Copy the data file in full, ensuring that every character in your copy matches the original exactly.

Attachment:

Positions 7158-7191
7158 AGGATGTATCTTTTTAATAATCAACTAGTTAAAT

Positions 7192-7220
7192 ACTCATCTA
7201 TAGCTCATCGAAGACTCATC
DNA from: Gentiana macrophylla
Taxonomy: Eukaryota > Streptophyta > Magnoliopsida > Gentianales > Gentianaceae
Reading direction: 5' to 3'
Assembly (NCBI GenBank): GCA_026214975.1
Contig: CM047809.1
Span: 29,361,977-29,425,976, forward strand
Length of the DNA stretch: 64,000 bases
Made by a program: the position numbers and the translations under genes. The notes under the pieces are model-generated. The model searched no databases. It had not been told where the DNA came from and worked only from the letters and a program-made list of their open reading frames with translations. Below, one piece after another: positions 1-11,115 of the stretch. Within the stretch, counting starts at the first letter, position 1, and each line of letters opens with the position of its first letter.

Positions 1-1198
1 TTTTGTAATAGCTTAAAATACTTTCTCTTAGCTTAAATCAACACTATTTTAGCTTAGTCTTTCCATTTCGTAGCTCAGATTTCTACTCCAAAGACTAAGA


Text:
Positions 7158-7191
7158 AGGATGTATCTTTTTAATAATCAACTAGTTAAAT

Positions 7192-7220
7192 ACTCATCTA
7201 TAGCTCATCGAAGACTCATC
DNA from: Gentiana macrophylla
Taxonomy: Eukaryota > Streptophyta > Magnoliopsida > Gentianales > Gentianaceae
Reading direction: 5' to 3'
Assembly (NCBI GenBank): GCA_026214975.1
Contig: CM047809.1
Span: 29,361,977-29,425,976, forward strand
Length of the DNA stretch: 64,000 bases
Made by a program: the position numbers and the translations under genes. The notes under the pieces are model-generated. The model searched no databases. It had not been told where the DNA came from and worked only from the letters and a program-made list of their open reading frames with translations. Below, one piece after another: positions 1-11,115 of the stretch. Within the stretch, counting starts at the first letter, position 1, and each line of letters opens with the position of its first letter.

Positions 1-1198
1 TTTTGTAATAGCTTAAAATACTTTCTCTTAGCTTAAATCAACACTATTTTAGCTTAGTCTTTCCATTTCGTAGCTCAGATTTCTACTCCAAAGACTAAGA